The Colors of the Sky

Sunlight, or visible light, is made of all the rainbow colors: red, orange, yellow, green, blue, indigo, and violet. The light travels in waves that are too small and fast for us to see. Colors like red, orange, and yellow travel in longer waves and have less energy. Colors like blue, indigo, and violet travel in shorter waves and have more energy. When light is moving through the atmosphere, some of the waves are scattered, which gives the sky its color.

Why Is the Sky Blue? 

Light from the Sun is scattered in all directions by molecules of air as well as particles like aerosols and dust. Shorter waves of light, like violet and blue, are the most likely to be scattered by air molecules. The sky looks blue because we see the scattered blue light. (If our eyes were better able to see violet light, then the sky would look violet in color.)

But the sky isn't the same color blue every day. Sometimes you'll notice that it's a lighter blue, and other times it's a darker blue. That's because of aerosols in the atmosphere. Aerosols are tiny particles and liquid droplets in the air. Some aerosols form naturally from sea salt and volcanic eruptions. Others are formed when people burn fossil fuels or wood. When there are few aerosols in the air, the sky appears clear and deep blue during the day. When there are more aerosols in the air, the sky is a more pale blue color. When there are lots of aerosols, the sky might even look white in the middle of the day, even if there are no clouds.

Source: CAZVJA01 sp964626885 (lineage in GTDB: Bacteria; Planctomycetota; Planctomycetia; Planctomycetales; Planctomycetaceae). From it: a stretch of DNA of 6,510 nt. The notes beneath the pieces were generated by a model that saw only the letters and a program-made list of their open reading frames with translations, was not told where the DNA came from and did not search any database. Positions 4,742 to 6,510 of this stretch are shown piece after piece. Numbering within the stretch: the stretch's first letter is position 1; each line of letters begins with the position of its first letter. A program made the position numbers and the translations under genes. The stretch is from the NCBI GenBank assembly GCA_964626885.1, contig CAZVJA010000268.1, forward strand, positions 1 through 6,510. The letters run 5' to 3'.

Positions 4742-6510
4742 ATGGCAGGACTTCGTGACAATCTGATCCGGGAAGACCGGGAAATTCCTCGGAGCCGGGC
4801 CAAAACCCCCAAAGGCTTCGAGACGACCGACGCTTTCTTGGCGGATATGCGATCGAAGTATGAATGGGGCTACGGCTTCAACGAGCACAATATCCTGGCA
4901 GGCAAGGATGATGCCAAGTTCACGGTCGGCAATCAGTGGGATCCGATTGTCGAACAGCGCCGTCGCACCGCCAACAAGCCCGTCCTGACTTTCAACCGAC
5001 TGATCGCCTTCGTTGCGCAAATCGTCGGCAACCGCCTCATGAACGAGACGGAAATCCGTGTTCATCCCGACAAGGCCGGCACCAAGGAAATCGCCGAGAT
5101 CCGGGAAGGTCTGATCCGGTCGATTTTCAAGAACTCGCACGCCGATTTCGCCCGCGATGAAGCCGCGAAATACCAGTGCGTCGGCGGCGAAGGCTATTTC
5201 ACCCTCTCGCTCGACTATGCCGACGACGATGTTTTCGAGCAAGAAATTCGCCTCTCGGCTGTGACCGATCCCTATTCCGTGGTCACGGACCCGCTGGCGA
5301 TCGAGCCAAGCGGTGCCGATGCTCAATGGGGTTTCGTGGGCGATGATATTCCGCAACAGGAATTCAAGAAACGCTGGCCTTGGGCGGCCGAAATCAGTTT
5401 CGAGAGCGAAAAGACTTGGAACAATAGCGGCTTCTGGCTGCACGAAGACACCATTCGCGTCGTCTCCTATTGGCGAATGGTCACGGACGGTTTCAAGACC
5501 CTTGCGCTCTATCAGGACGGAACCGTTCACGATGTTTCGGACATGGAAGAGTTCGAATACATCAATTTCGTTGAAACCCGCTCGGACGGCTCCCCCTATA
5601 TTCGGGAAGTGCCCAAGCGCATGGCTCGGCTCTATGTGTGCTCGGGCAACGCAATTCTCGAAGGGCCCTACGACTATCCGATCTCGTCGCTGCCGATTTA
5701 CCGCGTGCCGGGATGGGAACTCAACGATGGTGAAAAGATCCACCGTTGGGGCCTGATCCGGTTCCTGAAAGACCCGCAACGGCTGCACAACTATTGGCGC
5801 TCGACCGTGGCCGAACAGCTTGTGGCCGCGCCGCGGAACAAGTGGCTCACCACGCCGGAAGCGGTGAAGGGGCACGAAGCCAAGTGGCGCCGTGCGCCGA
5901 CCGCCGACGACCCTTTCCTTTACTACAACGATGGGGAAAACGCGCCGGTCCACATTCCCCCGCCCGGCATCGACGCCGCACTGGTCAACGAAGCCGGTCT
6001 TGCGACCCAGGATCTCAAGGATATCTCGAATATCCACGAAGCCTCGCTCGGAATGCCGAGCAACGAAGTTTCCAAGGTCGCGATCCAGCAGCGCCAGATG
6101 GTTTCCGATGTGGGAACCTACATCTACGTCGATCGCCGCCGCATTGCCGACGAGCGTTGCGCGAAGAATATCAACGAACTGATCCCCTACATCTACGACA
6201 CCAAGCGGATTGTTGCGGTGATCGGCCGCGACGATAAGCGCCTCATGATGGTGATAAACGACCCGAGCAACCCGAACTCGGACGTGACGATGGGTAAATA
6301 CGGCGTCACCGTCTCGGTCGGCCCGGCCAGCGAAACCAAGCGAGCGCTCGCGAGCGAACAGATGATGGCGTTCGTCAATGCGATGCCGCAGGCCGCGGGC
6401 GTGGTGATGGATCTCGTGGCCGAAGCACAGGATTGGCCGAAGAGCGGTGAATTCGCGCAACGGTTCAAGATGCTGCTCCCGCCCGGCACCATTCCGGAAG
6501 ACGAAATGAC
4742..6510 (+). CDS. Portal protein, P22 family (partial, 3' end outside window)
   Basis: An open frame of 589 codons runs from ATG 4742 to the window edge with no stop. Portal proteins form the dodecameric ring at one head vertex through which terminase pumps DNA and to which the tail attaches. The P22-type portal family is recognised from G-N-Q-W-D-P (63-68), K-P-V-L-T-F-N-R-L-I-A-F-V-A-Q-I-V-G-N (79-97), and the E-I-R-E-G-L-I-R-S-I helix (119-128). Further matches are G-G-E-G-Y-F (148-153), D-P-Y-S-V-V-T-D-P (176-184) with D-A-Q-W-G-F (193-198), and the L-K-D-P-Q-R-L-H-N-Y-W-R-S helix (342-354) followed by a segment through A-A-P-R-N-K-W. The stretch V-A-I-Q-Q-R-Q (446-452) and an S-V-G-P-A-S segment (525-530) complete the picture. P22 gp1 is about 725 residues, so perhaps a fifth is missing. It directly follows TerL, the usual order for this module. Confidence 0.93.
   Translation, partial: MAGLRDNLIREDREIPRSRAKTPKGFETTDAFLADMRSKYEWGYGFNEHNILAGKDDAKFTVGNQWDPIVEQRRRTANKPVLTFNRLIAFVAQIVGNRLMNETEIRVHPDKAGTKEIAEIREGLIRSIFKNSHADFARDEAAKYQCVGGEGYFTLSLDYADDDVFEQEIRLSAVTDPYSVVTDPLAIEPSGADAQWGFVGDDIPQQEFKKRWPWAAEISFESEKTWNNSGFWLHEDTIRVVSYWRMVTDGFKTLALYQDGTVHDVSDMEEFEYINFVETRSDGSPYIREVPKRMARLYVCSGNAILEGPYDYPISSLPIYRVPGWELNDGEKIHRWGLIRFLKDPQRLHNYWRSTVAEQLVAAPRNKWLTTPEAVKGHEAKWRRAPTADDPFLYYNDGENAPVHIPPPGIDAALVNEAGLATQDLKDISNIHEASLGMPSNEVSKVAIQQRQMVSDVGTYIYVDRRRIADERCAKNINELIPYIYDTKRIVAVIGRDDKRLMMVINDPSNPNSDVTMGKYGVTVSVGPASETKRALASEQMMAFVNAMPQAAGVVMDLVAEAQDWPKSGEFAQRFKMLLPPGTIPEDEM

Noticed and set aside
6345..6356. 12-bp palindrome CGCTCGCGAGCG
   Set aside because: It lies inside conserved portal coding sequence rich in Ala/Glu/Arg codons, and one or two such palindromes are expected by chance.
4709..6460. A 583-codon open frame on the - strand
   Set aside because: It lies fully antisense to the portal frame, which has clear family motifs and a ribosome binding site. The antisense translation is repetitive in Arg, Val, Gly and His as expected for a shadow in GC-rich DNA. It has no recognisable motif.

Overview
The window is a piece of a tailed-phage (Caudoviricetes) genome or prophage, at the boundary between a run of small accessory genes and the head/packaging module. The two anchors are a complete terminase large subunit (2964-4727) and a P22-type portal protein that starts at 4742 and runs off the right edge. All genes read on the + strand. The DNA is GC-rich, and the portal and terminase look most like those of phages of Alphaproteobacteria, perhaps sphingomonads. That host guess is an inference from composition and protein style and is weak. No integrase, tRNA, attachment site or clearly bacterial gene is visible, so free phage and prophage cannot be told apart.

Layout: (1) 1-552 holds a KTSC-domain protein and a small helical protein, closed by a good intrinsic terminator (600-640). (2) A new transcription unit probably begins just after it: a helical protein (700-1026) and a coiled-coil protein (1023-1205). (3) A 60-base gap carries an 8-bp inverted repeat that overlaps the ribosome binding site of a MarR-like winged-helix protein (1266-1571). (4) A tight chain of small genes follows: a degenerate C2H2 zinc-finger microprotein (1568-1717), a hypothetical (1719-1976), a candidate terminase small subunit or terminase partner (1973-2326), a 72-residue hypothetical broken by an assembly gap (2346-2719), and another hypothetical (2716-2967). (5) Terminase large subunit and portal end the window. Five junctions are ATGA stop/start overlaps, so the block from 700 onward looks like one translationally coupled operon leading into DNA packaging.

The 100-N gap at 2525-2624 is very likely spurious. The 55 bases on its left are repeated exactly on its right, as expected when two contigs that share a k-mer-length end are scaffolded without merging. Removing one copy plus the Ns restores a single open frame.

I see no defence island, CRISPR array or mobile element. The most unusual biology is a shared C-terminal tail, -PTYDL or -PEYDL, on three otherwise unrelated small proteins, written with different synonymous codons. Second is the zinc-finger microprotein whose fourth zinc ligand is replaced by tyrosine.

Three photos of the sky that show how its color can be pale to deeper blue

The sky isn't always the same color blue. When there are little particles in the air called aerosols, the sky is a lighter blue. 

Piqsels (left and right), L.S. Gardiner (center)

Sunset Sky Colors

During sunrise and sunset, the Sun is low in the sky. Light has to travel through more atmosphere than it does when it’s overhead. This causes the light to scatter, and we see shades of red, orange, or yellow, which are the longer wavelengths of light. That’s why the setting Sun often looks red!

When there are lots of aerosols in the atmosphere, even more sunlight is scattered and absorbed. This scattering of sunlight can make the sky look hazy. It also makes sunsets more colorful and red.

Make a Model of the Sky’s Colors

What you'll need:

  • Tall clear drinking glass or clear soda bottle
  • Water
  • A few drops of milk (whole milk works best)
  • A drinking straw
  • A flashlight

Try it!

  1. Darken the room by closing the shades and turning off the lights.
  2. Shine the light through the glass of water. What color is the light coming from the flashlight? What color is the light as it travels through the glass? (You might want to put a sheet of white paper on the far side of the glass to help you see the color.)
  3. Fill the straw with about an inch of milk, add it to the glass of water, and mix with the straw. (If you are using a soda bottle, you will need to use more milk, cap the bottle, and shake gently.)
  4. Shine a flashlight at the top of the glass of water. What color is the light coming from the flashlight? What color is the light as it travels through the glass? What color is the light on the far side of the glass?
  5. If you don't see any change in color, add a couple more drops of milk to the mixture and try again.